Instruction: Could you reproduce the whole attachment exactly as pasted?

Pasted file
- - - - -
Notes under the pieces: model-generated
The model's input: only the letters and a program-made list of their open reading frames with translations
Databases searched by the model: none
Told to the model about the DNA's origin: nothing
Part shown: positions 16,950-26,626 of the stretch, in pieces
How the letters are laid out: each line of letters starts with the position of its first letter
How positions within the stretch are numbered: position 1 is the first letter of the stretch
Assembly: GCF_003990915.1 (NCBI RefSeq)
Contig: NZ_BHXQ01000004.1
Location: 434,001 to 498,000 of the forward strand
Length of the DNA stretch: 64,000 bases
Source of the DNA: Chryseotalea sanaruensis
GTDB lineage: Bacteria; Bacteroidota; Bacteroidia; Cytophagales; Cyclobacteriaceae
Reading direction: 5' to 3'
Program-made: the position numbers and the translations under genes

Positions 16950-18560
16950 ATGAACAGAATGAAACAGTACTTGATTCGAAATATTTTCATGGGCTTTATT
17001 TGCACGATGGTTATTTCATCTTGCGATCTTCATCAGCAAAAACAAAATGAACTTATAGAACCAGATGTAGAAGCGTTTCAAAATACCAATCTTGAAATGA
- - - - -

Notes under the pieces: model-generated
The model's input: only the letters and a program-made list of their open reading frames with translations
Databases searched by the model: none
Told to the model about the DNA's origin: nothing
Part shown: positions 16,950-26,626 of the stretch, in pieces
How the letters are laid out: each line of letters starts with the position of its first letter
How positions within the stretch are numbered: position 1 is the first letter of the stretch
Assembly: GCF_003990915.1 (NCBI RefSeq)
Contig: NZ_BHXQ01000004.1
Location: 434,001 to 498,000 of the forward strand
Length of the DNA stretch: 64,000 bases
Source of the DNA: Chryseotalea sanaruensis
GTDB lineage: Bacteria; Bacteroidota; Bacteroidia; Cytophagales; Cyclobacteriaceae
Reading direction: 5' to 3'
Program-made: the position numbers and the translations under genes

Positions 16950-18560
16950 ATGAACAGAATGAAACAGTACTTGATTCGAAATATTTTCATGGGCTTTATT
17001 TGCACGATGGTTATTTCATCTTGCGATCTTCATCAGCAAAAACAAAATGAACTTATAGAACCAGATGTAGAAGCGTTTCAAAATACCAATCTTGAAATGA